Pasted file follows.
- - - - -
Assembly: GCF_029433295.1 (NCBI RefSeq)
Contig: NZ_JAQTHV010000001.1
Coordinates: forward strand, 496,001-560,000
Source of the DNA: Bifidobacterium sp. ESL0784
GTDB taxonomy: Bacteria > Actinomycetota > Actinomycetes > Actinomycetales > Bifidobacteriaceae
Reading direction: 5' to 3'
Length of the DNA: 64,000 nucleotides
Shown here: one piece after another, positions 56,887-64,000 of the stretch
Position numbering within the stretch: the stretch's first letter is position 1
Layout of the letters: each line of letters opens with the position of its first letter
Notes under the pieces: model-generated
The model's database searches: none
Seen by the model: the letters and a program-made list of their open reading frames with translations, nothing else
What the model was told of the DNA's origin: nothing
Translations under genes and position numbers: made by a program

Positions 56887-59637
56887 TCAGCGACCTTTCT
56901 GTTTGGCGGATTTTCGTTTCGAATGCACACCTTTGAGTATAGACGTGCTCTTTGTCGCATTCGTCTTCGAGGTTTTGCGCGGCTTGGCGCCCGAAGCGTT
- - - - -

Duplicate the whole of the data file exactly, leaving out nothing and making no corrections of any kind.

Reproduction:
Assembly: GCF_029433295.1 (NCBI RefSeq)
Contig: NZ_JAQTHV010000001.1
Coordinates: forward strand, 496,001-560,000
Source of the DNA: Bifidobacterium sp. ESL0784
GTDB taxonomy: Bacteria > Actinomycetota > Actinomycetes > Actinomycetales > Bifidobacteriaceae
Reading direction: 5' to 3'
Length of the DNA: 64,000 nucleotides
Shown here: one piece after another, positions 56,887-64,000 of the stretch
Position numbering within the stretch: the stretch's first letter is position 1
Layout of the letters: each line of letters opens with the position of its first letter
Notes under the pieces: model-generated
The model's database searches: none
Seen by the model: the letters and a program-made list of their open reading frames with translations, nothing else
What the model was told of the DNA's origin: nothing
Translations under genes and position numbers: made by a program

Positions 56887-59637
56887 TCAGCGACCTTTCT
56901 GTTTGGCGGATTTTCGTTTCGAATGCACACCTTTGAGTATAGACGTGCTCTTTGTCGCATTCGTCTTCGAGGTTTTGCGCGGCTTGGCGCCCGAAGCGTT